While there are significant partisan divisions on all of these deficit reduction approaches, partisan views differ most when it comes to defense spending. By a 57% to 40% margin Democrats favor lowering defense and military spending to deal with the deficit. By a 65% to 33% margin Republicans are opposed.
On domestic spending, majorities across party lines favor reductions, though the sentiment is broader among Republicans (71% favor) than among Democrats (54%). And when it comes to raising taxes or changing entitlements, majorities of Democrats, Republicans and independents are opposed.
Independents tend to agree with Democrats in favoring cuts to defense and military spending, while only Republicans are opposed. But independent views are closer to Republicans when it comes to changing entitlements – 36% of Republicans and 35% of independents favor entitlement changes, compared with only 22% of Democrats.
On the controversial deficit cutting approaches – defense cuts, taxes and entitlements – college graduates are substantially more supportive of action than those without college degrees. A 61% majority of college graduates favors lowering defense and military spending, while more oppose than support such cuts among those without college degrees. And while tax hikes and entitlement changes are not popular in any group, each approach is supported by roughly four-in-ten college graduates, compared with fewer than three-in-ten people without college degrees.
Not surprisingly, the idea of changing entitlements is particularly sensitive to older Americans. Fully 75% of people 65 and older oppose changing Social Security and Medicare as a way to reduce the budget deficit, and 75% of those 50 to 64 agree. But younger people are less opposed to entitlement changes. In particular, among adults younger than 30, barely half (51%) oppose changing Social Security and Medicare, while 44% express support.
For more on the public’s attitudes regarding government spending and proposals for reducing the budget deficit, see:
Fewer Want Spending to Grow, But Most Cuts Remain Unpopular, Feb. 10, 2011. This report showed that while the public generally favors cuts in domestic spending, there is little support for cuts in specific programs. Nonetheless, the public is less inclined to favor increased spending for many programs than in the past.
Deficit Solutions Meet With Public Skepticism, Dec. 9, 2010. The public disapproves of most specific proposals aimed at reducing the budget deficit. Despite the broad reluctance to see changes in entitlement programs, a solid majority approves of making more of high earners’ income subject to Social Security tax.
A Shift in Top Economic Concerns
Over the course of the last three months, the number of Americans who cite rising prices as their biggest economic worry has nearly doubled from 15% in December to 28% today. And at 24%, the number saying the federal budget deficit is their top concern has also risen over just the past month.
The job situation remains the most widely cited economic concern – 34% say it worries them more than anything else – but this is down substantially from 44% a month ago and 47% as recently as December.
The focus on prices has risen across party lines, as 32% of Democrats, 28% of independents, and 22% of Republicans now say that rising prices represent their top economic worry today. And the share citing jobs as their number one concern is down across party lines, particularly among Republicans (26%) and independents (33%). The job situation remains the broadest concern among Democrats (41%), though this, too, is down from 56% in December.
Republicans and Democrats differ most in their level of concern about the federal budget deficit. Among Republicans, the deficit is the top economic concern, at 37%. By comparison, just 15% of Democrats cite the budget deficit as their top economic worry. Independents’ concerns are divided, with 25% citing the deficit, 28% rising prices, and 33% the job situation as their top economic worry.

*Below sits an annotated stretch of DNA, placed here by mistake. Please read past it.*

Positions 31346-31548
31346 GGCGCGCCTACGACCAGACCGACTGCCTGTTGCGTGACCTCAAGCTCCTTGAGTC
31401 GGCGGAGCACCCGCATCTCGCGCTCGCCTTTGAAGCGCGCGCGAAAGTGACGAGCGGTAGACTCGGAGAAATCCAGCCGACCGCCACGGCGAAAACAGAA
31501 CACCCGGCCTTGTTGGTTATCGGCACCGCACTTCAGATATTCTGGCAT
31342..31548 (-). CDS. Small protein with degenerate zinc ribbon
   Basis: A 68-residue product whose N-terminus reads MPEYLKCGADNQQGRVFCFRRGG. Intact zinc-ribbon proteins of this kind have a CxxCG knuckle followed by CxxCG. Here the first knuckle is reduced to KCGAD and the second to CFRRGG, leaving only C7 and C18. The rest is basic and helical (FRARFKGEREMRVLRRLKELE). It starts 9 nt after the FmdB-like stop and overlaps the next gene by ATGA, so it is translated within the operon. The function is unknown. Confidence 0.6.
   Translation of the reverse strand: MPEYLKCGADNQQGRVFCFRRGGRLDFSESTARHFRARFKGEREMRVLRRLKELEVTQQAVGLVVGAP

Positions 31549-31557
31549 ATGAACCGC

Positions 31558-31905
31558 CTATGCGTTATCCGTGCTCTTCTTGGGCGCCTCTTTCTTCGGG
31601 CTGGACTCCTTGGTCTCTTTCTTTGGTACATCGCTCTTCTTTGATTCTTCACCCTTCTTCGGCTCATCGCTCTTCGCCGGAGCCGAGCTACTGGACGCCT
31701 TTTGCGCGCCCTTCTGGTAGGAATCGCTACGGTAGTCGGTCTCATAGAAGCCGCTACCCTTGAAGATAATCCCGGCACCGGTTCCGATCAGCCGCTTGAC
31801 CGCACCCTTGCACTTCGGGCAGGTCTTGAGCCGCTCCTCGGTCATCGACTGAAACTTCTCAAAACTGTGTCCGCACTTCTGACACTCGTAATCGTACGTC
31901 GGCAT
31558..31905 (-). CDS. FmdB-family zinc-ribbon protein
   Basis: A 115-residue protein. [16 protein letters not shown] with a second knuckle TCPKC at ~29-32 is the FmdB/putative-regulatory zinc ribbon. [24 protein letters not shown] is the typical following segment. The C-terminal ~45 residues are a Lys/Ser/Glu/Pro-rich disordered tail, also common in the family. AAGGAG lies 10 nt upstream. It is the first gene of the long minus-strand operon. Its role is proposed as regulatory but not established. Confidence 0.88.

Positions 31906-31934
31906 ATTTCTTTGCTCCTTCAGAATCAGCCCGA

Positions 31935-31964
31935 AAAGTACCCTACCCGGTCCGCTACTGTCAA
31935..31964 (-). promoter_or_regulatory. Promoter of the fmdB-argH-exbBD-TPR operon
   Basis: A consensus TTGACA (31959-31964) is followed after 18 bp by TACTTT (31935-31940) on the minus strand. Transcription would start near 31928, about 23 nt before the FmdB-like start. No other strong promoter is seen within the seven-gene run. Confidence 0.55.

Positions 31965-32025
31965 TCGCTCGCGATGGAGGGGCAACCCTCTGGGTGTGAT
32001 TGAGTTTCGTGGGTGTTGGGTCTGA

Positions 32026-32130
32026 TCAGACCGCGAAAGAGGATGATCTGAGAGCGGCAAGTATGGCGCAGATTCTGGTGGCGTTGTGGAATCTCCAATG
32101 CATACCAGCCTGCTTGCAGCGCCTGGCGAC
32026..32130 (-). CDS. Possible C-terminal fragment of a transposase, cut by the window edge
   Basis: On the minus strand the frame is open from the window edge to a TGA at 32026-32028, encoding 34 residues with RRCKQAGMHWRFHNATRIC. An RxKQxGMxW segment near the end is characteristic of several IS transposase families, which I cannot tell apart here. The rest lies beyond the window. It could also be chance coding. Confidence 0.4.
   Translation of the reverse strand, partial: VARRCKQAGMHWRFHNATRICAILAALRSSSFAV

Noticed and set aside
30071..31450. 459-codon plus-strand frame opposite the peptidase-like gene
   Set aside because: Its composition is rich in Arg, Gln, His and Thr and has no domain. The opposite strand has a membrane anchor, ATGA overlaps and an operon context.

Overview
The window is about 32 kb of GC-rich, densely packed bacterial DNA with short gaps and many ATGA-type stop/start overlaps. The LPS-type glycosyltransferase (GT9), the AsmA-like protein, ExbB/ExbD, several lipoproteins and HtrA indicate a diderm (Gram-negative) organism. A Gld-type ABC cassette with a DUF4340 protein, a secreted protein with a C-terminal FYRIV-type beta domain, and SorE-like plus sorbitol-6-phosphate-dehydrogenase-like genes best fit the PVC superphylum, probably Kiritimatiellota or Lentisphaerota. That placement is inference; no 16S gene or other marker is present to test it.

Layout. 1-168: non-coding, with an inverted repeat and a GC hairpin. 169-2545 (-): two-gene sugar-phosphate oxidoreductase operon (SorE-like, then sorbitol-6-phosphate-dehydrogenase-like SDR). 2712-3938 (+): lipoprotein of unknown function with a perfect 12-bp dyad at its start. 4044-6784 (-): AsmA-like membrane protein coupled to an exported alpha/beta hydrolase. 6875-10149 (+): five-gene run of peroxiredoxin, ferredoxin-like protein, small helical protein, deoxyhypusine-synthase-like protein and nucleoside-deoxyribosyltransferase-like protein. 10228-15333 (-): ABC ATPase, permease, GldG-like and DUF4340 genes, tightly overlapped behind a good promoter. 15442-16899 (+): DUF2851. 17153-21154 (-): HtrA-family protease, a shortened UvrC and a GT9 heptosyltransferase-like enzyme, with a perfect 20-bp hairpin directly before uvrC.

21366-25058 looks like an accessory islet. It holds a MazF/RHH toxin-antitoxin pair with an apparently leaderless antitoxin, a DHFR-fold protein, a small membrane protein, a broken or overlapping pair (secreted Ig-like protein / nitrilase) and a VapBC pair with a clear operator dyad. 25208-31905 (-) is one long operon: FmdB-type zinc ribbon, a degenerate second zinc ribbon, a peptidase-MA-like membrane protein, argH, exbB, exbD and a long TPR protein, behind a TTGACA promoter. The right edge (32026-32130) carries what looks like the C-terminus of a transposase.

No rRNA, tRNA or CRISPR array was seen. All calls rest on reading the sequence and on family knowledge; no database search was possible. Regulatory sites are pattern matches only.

Nearly half (46%) of Americans who agree with the Tea Party cite the deficit as their top economic concern, more than double the number among those who disagree with (20%) or have no opinion about (18%) the Tea Party.
Aside from partisanship, deficit concerns are broadest among more educated and higher income Americans, as well as among whites and among men. By contrast, inflation concerns are broadest among those with less education and lower incomes, as well as among women.
Economic worries also differ by age. Among adults under age 65, a 36% plurality cites the job situation as their top concern, compared with 24% of Americans age 65 and older. Seniors, by contrast, are more likely to cite the budget deficit as their top concern than those who are under 65 (34% vs. 22%).
National Satisfaction Still Low
Despite changing perspectives on which economic problem is the greatest concern, the public’s overall assessment of national conditions has changed little. Just 22% of Americans say they are satisfied with the state of the nation, while 73% are dissatisfied.
This is significantly better than the historic lows in the immediate wake of the 2008 market crash; in October 2008 just 11% of Americans were satisfied while 86% were dissatisfied. Yet the current mood is on par with the lowest measures over the course of Obama’s term in office, and down substantially from the 34% who were satisfied with national conditions in May of 2009.
To the extent that the public’s mood has soured over the past two years, the shift has occurred mainly among Democrats. In May 2009, 44% of Democrats were satisfied with national conditions. That dropped to 35% by March 2010, and stands at just 25% today. About the same percentage of independents (24%) expresses positive views of national conditions, while Republicans are less upbeat (14%).
The partisan gap in national satisfaction today is comparable to previous time periods. As a rule, satisfaction is higher among members of the president’s party. Since 1990, Democrats were significantly more satisfied with national conditions than Republicans during both the Clinton and Obama administration, while Republicans were significantly more satisfied under both Bush administrations. Looking at yearly averages, the partisan gap reached a peak in 2004, when 65% of Republicans were satisfied, compared with just 17% of Democrats. So far in 2011, the partisan divide is much smaller: an average of 32% of Democrats and 14% of Republicans have expressed satisfaction during the first three months of this year.